He watched my young niece and nephew mingle with my children. The six-year-old niece ran around hugging and kissing her "cousins," and took obvious delight in repeating the word over and over. Her cousins, even though much older, took the time to play with her at the table. They obliged her every whim while she showered them with gratitude kisses. Her brother, a bit older at 11, clearly regarded himself as a peer of my children. It was quite amusing to watch as he tried to act mature beyond his years in order to blend in with them.

The man also watched as our kids raised a toast to my parents and then to my husband and I, thanking us for this special vacation that they look forward to every year. He heard when our oldest daughter said that she hopes to pass the torch to her kids in the future and continue to share that special family bond. And I think his eyes teared up when my son pointed to everyone sitting around the table and proclaimed, "No amount of money in the world can buy this!"

With everyone at our table touching, cheering, arguing, debating and yelling all at the same time, we resembled the scene from "The Big Fat Greek Wedding." As I looked at my kids, I knew by the spark in their eyes and the smiles on their faces that they all understood what makes a family.  At that very moment, the man at the next table came over and asked with a wistful look on his face, "Tell me, what do I have to do to have this?"  

All the best,

p.s. What makes your family work?

+11
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Member Comments

    • +1 votes vote up vote up

      Jane Woods wrote Dec 3, 2009
    • Yana, a fabulous story. You cannot put a price on the riches you have. Fantastic.
      Sadly not all families are as great as yours, but I am lucky. I have a wonderful one and count my blessings every time my daughter rings, my son calls in and now his girlfriend and her family want to spend Christmas with us too! I often describe visiting my lovely family in Scotland like ‘walking into a hug‘. Lovely post!



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    • 0 votes vote up vote up

      Jo46 wrote Dec 3, 2009
    • Yana,  It was well into adulthood that I truly believed families like yours exsisted(I’m too lazy to look up the spelling on this word).  For the longest time I could not and still have difficulty staying connnected with my own family. Meaning my brothers and sisters.I couldnot whyfamilies took vacations together and liked to hangout together.  Definitely family dynamics growing up can continue to contaminate the future.  It is hard to change things.  After awhile I just gave up and decided what is healthy for me is to have positive relationships.  I have a relationship with one sibling (out of six).  I wish things were different, but I am grateful for my husbands side of the family.  Thanks for sharing this wonderful family trip!  You are so lucky!  P.s.   my own parents have no relationship with any of their  children (7-kids) and definely not with their grandchildren (10-kids)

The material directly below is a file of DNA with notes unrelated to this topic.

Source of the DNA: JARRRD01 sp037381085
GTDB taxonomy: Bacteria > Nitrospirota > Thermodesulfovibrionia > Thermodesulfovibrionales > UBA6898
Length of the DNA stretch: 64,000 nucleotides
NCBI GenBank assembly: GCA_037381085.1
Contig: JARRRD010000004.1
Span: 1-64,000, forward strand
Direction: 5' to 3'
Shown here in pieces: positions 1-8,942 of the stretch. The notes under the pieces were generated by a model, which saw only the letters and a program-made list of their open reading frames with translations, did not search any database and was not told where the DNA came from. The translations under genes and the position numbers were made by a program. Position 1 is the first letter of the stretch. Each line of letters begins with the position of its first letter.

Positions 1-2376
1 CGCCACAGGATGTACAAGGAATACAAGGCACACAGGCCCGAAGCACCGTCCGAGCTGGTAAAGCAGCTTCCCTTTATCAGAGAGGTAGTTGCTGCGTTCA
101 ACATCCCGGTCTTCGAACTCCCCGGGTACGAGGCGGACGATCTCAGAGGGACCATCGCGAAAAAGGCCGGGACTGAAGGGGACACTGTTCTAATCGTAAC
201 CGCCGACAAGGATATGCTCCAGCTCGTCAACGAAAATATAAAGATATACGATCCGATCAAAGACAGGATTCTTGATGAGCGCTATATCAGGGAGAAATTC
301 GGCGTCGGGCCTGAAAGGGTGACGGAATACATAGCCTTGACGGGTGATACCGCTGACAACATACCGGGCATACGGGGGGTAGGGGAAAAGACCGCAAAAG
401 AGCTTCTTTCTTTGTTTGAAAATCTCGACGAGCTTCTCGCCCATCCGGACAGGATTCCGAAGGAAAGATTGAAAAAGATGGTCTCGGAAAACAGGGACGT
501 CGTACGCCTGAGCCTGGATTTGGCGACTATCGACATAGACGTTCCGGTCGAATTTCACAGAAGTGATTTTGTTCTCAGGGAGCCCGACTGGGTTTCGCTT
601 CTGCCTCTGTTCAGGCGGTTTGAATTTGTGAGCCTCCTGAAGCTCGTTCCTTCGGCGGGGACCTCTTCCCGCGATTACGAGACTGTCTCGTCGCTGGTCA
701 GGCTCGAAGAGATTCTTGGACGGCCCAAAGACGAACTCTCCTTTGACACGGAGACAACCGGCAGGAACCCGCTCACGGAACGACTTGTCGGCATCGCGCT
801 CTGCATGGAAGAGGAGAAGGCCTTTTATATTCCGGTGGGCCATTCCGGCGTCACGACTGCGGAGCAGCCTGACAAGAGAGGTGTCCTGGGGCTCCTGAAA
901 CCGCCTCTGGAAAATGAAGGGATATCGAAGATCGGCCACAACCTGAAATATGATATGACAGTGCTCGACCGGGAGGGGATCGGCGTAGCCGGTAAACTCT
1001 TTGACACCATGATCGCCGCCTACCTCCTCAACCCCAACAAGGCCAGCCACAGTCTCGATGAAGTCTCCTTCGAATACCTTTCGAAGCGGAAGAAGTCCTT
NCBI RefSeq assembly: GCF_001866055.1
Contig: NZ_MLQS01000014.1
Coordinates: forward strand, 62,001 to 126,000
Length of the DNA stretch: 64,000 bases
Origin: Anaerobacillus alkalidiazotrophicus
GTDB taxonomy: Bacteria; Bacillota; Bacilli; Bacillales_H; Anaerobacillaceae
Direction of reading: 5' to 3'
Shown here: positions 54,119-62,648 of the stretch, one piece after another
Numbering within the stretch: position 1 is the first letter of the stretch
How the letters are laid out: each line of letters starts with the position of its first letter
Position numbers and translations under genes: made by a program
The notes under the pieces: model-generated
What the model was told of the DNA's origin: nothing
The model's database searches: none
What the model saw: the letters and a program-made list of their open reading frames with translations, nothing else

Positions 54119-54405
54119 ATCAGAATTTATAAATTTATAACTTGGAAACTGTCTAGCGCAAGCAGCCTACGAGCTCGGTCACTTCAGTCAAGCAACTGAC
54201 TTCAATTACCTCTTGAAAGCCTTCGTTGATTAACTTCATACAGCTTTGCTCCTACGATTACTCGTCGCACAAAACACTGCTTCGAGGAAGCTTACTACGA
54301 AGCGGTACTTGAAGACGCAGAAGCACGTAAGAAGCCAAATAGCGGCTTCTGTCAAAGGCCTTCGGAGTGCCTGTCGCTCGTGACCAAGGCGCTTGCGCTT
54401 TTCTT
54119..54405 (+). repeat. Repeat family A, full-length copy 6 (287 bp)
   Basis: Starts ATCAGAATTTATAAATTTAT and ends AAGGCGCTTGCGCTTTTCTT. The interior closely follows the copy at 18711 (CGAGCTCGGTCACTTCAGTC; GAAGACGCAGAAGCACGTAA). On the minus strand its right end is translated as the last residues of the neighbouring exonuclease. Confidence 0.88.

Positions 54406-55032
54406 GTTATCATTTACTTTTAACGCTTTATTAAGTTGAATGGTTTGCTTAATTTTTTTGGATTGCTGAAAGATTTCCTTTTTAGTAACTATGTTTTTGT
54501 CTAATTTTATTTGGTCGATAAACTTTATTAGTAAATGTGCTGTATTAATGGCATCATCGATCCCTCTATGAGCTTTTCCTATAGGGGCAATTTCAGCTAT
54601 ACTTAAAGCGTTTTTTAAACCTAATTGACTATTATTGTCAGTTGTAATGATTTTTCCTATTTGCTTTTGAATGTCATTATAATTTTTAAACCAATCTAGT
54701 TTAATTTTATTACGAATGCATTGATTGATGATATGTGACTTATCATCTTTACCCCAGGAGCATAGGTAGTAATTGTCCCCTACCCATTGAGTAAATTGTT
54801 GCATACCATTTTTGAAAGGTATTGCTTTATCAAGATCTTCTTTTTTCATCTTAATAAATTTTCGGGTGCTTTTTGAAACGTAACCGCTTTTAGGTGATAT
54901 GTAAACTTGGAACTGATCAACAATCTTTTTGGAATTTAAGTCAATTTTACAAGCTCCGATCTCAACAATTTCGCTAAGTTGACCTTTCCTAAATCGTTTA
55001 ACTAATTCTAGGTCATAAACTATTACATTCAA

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    • 0 votes vote up vote up

      Janet Wooley wrote Dec 3, 2009
    • Family is so very important. I cherish mine and thank God every day for each one of them. Thanks for sharing.



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    • 0 votes vote up vote up

      Karyn Olson wrote Dec 3, 2009
    • Yes I have to agree...Yana you are truly blessed.

      I have not had much good experiences with family in the past and because of this I decided a long time ago (even before I had children) that I was going to change that...and I am glad I did...I am very close to my girls and grandson and am very happy with our relationship...we do a lot of family things together...like anyone else we have our issues and troubled times but when push comes to shove...we set all that aside and pull together with love and support...and that is the way it is suppose to be...I am very happy with my family...very happy.